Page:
Special Guest Post: Kerry Hishon!!!! Challenge Accepted!!!!!!

50 Art Challenges To Try This Winter

 50-art-challenges-to-try-this-winter

Two years ago I wrote a post here on the TLTDAY blog called 10 Ways to Reinvigorate Your Creativity. Well, it’s January again, and it’s pretty darn cold here in Ontario (as always!). I don’t know about you, but it makes me want to hibernate. But don’t give in to temptation! Shake off the “winter blahs” and push yourself outside of your comfort zone. You need to CREATE! The world needs your art! Thus… I bring to you… Art Challenges!

Art Challenges are little prompts to get your creative juices flowing and make you smile. Many are silly. Many are challenging. All are fun! And most of them won’t cost a thing, other than your time and brainpower.

Some of the prompts will say “create a piece of art…” which doesn’t have to be limited to visual art. These challenges are not to be taking WITH MUCH SERIOSITY. Use them as a starting point. Bend or break the rules. Use them in any kind of art medium, style or form you wish – the sky is the limit! Make the challenges your own!

Here are 50 Art Challenges to get you started! Happy creating!

  1. Embrace your foodie side and create or consume some culinary art! Make or find some gorgeous nibbles, and share them with friends.
  2. Take a photo of something you think is beautiful.
  3. Try making some blackout poetry! (Check out @cassyfry for inspiration!)
  4. Buy a pack of markers or crayons and having fun colouring.
  5. Affix glitter to something.
  6. Get some sidewalk chalk and draw a picture someplace unusual.
  7. Write a story starting with “It was a dark and stormy night!”
  8. Go to a thrift store and create a costume for your alter ego (bonus points if you spend less than $10!).
  9. Take a photo a day and create a blog, Tumblr or Instagram to show off your photos.
  10. Make a cover of your favourite song.
  11. Sign up for a new class – printmaking, trapeze, photography, ukulele, sketching, Highland dancing… the sky’s the limit!
  12. Try your hand at sewing something – a costume piece, a pillow, doll clothes, a puppet…
  13. Create a dance piece using “opposite” music. Try ballet dancing to Marilyn Manson, or hip-hop to Beethoven, or lyrical to the Ramones.
  14. Create a comic strip of your day.
  15. Make a ‘zine devoted to your favourite form of art.
  16. Try reading or writing different kinds of poetry – acrostic, haiku, tanka, limerick, couplet, sonnet…
  17. Create a decorative table setting using items from around your house.
  18. De-clutter 5 items from your home, right now (you can’t create if you are surrounded by crap).
  19. Draw a picture with your non-dominant hand.
  20. Have a friend make a scribble on a paper, and turn it into a drawing or design.
  21. Incorporate the four elements into a piece (earth, air, fire, water).
  22. Create a piece based on a single colour.
  23. Finish your current work in progress.
  24. Create a piece of art featuring a candle.
  25. Create a new piece, and give it away.
  26. Create a new way of wearing your hair or makeup.
  27. Create a piece of digital art, or figure out a way to digitize an “analogue” art.
  28. Free write for 15 minutes.
  29. Design a coat of arms that represents you and your artistic endeavours.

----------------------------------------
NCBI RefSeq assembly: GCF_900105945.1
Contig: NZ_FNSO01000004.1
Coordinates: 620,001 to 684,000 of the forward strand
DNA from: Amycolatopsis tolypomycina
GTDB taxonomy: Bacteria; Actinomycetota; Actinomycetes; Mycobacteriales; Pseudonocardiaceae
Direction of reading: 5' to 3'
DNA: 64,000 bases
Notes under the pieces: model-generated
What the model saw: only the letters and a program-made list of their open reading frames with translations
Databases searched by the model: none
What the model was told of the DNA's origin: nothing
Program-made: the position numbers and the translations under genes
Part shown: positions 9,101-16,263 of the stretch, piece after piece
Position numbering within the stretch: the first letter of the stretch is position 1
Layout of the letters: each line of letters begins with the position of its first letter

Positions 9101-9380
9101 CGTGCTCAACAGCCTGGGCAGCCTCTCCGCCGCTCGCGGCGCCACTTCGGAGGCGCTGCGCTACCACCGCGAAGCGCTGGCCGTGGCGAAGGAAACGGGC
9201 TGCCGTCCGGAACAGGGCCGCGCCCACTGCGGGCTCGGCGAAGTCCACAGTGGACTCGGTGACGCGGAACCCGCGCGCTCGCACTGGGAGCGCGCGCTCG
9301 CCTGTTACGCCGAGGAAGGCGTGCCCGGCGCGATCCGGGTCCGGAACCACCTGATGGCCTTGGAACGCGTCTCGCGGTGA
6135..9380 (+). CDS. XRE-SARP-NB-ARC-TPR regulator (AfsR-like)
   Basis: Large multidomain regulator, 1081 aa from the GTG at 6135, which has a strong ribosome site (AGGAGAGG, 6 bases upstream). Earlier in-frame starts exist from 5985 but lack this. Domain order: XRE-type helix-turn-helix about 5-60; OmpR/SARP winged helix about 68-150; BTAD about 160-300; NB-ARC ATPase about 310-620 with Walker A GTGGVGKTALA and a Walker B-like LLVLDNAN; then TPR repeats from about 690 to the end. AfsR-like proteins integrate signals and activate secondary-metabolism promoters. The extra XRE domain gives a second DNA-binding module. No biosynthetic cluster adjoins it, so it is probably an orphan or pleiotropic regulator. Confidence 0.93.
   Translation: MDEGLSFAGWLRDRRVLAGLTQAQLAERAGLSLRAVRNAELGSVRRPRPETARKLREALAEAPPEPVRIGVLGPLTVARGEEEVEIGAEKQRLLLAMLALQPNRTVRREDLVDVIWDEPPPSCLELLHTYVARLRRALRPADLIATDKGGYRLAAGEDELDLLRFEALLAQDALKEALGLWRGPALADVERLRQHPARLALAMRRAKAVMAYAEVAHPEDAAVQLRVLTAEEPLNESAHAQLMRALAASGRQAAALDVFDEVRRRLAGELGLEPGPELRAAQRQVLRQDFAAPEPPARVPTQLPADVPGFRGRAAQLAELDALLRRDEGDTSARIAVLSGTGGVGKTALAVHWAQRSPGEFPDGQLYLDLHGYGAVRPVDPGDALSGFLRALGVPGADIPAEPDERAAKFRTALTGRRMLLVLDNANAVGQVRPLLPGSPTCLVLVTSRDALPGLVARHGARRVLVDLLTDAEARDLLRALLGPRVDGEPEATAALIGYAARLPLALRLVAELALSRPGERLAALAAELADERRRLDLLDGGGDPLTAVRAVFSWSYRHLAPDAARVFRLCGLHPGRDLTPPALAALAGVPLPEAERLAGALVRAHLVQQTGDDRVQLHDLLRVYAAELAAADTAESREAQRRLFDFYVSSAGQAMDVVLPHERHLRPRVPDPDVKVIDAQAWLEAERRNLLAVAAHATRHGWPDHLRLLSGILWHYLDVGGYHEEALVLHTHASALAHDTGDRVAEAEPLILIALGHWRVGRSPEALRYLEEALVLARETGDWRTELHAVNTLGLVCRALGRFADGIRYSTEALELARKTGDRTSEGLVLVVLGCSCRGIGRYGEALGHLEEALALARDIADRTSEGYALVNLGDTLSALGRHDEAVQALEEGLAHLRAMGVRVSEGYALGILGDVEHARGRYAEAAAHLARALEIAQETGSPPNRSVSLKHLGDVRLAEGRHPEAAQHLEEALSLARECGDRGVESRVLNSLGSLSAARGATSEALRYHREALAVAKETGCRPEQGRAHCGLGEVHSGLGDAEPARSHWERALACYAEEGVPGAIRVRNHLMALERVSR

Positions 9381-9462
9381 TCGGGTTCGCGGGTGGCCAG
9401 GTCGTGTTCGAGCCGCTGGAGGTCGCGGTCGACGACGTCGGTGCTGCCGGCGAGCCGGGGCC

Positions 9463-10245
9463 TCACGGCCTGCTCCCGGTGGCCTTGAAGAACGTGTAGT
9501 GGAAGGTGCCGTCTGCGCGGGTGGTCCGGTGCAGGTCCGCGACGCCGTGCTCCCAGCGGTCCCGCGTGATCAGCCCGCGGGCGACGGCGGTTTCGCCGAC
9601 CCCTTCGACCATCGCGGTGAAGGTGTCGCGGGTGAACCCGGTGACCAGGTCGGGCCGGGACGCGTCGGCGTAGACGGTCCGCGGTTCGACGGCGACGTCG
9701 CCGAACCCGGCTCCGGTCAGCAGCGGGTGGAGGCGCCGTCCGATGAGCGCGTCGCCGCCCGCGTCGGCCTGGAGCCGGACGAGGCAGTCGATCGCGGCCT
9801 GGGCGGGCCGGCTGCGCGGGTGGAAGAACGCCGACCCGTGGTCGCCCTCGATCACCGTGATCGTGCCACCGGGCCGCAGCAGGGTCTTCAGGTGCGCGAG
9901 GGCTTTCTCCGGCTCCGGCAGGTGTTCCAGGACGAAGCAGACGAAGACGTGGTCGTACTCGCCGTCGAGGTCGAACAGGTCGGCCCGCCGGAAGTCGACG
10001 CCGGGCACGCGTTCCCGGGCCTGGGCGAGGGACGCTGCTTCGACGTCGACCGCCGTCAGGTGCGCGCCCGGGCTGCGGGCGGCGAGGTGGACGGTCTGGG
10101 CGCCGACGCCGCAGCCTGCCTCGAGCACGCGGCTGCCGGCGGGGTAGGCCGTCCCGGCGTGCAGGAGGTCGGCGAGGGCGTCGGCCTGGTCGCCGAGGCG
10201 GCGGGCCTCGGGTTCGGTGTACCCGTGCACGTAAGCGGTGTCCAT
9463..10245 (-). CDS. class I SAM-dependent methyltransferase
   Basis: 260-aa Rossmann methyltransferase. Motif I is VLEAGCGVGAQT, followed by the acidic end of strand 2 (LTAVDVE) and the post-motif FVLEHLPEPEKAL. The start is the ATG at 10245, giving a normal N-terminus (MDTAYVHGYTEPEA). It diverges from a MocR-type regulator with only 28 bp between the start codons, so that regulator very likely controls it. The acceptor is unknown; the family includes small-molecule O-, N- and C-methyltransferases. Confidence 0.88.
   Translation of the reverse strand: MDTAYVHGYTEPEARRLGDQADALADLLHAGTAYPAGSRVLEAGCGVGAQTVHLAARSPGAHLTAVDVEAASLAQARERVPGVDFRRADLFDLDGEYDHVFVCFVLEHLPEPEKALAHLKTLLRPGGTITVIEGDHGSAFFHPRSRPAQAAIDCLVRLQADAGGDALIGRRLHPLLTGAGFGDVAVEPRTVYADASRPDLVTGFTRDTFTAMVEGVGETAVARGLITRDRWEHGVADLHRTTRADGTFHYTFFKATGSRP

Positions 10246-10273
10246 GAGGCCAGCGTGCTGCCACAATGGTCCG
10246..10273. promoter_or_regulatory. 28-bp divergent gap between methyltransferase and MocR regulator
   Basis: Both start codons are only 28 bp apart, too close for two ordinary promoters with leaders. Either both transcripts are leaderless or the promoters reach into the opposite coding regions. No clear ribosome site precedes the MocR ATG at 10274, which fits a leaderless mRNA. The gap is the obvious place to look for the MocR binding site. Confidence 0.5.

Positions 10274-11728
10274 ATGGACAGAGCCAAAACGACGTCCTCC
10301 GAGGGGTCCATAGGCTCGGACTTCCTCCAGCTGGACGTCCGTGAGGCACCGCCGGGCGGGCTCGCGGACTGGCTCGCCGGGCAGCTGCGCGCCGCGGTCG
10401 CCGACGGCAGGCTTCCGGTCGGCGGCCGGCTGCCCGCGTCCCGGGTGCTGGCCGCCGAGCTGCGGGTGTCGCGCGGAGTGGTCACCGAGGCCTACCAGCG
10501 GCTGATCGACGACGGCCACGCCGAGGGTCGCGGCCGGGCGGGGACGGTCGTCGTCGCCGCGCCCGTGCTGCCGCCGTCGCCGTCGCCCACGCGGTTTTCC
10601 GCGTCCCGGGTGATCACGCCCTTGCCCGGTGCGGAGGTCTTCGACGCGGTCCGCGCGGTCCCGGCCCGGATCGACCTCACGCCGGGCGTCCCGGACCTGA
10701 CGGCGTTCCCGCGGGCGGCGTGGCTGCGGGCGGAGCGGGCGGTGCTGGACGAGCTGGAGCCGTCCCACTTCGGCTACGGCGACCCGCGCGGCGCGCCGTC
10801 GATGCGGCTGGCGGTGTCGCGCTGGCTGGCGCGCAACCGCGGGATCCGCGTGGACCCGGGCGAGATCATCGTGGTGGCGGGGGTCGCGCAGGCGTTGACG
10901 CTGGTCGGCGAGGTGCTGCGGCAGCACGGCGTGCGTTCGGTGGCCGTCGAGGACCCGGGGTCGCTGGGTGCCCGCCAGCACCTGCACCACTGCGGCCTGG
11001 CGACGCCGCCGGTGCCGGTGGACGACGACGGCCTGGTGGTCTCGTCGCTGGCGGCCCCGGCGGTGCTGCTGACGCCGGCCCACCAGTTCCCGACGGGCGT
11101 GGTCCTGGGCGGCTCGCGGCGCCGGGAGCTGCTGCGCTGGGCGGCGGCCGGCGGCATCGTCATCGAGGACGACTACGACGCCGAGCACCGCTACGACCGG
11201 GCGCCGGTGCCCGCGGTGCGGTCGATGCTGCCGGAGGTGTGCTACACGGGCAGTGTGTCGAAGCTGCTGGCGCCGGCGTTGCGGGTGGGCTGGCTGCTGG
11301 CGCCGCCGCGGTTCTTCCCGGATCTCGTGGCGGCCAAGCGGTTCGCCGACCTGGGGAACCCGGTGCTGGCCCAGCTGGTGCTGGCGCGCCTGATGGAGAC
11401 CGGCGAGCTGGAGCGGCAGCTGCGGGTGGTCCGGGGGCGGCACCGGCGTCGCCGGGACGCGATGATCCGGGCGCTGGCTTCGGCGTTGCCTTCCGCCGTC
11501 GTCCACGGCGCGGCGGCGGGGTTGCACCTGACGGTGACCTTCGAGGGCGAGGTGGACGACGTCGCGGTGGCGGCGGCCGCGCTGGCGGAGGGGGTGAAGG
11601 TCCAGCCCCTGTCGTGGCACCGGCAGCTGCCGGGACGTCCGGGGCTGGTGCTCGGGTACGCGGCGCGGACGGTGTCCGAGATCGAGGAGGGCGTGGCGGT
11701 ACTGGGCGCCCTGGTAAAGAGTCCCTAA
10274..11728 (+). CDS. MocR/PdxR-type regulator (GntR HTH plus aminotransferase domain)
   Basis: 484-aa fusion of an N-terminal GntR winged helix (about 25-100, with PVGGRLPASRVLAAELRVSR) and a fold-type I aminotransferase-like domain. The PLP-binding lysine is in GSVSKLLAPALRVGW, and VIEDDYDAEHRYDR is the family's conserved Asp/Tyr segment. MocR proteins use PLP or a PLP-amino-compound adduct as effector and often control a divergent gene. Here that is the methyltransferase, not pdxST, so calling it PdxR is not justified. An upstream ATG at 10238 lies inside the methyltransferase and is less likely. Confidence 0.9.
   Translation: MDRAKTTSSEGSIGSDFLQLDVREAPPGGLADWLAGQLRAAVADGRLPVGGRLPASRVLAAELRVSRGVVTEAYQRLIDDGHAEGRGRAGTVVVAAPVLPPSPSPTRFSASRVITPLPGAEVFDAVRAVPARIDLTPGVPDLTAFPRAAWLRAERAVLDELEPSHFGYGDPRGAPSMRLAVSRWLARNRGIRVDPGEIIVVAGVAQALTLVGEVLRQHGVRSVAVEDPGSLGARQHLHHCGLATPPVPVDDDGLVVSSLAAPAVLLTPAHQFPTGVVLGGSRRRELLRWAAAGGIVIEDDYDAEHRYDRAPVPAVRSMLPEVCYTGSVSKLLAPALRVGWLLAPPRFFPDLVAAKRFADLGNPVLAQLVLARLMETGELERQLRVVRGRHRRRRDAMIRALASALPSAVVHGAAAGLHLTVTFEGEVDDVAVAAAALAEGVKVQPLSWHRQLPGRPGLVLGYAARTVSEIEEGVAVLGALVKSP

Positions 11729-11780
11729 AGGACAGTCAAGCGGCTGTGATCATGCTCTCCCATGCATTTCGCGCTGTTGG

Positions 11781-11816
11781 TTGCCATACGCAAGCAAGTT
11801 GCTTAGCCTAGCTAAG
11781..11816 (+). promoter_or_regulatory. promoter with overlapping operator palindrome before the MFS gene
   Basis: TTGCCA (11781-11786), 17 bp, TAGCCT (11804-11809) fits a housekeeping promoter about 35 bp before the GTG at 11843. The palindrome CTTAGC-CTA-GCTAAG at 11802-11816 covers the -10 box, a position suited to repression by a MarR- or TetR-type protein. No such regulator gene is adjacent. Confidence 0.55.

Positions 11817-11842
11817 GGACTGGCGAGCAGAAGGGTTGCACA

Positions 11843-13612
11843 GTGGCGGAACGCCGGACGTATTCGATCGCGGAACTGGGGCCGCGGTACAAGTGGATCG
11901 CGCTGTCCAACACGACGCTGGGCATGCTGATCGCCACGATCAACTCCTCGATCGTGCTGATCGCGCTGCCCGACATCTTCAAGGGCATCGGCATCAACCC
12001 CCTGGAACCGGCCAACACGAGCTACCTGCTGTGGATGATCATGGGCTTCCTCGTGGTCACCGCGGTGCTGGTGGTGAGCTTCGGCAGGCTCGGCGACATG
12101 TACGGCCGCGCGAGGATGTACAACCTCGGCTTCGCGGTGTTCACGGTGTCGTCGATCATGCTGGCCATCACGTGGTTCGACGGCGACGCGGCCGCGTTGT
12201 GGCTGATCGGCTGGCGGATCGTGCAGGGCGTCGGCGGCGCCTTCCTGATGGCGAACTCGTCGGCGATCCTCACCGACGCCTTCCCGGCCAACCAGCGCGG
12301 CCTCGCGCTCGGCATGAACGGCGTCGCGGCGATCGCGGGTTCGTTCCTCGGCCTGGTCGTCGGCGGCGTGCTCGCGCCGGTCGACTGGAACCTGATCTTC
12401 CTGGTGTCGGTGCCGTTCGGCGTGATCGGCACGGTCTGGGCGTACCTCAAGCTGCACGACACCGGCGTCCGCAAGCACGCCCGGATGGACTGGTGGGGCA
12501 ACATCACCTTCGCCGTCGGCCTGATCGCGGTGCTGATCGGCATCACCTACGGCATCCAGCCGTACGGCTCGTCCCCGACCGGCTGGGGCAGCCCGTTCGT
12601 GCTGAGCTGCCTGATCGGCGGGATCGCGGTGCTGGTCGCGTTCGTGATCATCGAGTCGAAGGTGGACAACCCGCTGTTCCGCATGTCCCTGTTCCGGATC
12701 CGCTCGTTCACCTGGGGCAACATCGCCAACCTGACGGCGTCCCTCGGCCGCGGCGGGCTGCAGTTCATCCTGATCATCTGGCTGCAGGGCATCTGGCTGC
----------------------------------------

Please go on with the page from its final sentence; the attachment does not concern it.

30. Create a postcard, write a note and mail it to a friend. (Check out @leftysmudges for inspiration!)
  31. Go to com and purchase a piece you’ve been admiring.
  32. Create something with glitter.
  33. Colour an entire page. Leave no part uncoloured.
  34. Invent & design your own board game or card game. Share it with others.
  35. Get your mixologist on and create a new, delicious, colourful drink.
  36. Decorate cookies or cake with icing and candy.
  37. Make a list of all the artistic venues you’d like to explore (Tap dancing! Calligraphy! Flute! Making YouTube videos! Burlesque! Stage combat!). Now figure out a way to take a baby step in the direction of exploring that venue.
  38. Go to a museum. Find a piece that speaks to you. Sketch it.
  39. Create a piece of art using office supplies (staples, tape, post-it notes, paperclips…).
  40. Go to a dollar store and create a piece of art using supplies that equal to $5 or less.
  41. Write a story that is only one page long.
  42. Write a story that is only one paragraph long.
  43. Write a story that is only one sentence long.
  44. Write a story using only dialogue.
  45. Turn a story you’ve written into a script for stage or screen.
  46. Write a stage adaptation of your favourite television show or film.
  47. Write a musical adaptation of a favourite play or book.
  48. Create your own “adult colouring book.”
  49. Grab a friend and dance wildly. If there’s no music playing, create your own.
  50. Come up with a list of 50 more Art Challenges.

 

We would love to see what you create. Share your creations on Instagram or Twitter with the hashtag #artchallenge so we can be inspired by you!

 

Photo Credit: Death to the Stock Photo

 

Kerry Hishon is part of the TLTDAY podcast team. She’s a director, actor, writer, and stage combatant. Check out her blog at www.kerryhishon.com.

Podcast #18 with Special Guests The Lovers the Dreamers and You!

Hey everyone!

Well it’s been awhile so we thought we should get the old gang together (the old gang being Ceris, Matt, Kerry and Luke) and update all you lovely people on where we’ve been, what we’ve been doing and where we’re going.

Recorded right after New Years – it felt like to perfect time to do that, so we did!  This is the first of a few we recorded so expect more in the coming weeks!

Huzzah!

Play

Inspired by others… Here’s my Year in Review (2015)

Inspired by my friend and fellow blogger/podcaster, Kerry Hishon – I’m going to try my hand at a review of my year. Here’s the link to her exceptional review: http://kerryhishon.com/2015/12/31/2015-the-year-in-review/

 

January:

The year began slowly as I was recovering from my production of Henry V at my high school. I was also suffering from four months of vertigo symptoms with no idea of the cause or the cure. January is always busy at school since it is the end of the semester and exams and final projects take up a great deal of time and effort. A special social event was attending Art Fidler’s official retirement party from Original Kids. It was a great evening to celebrate a really great guy.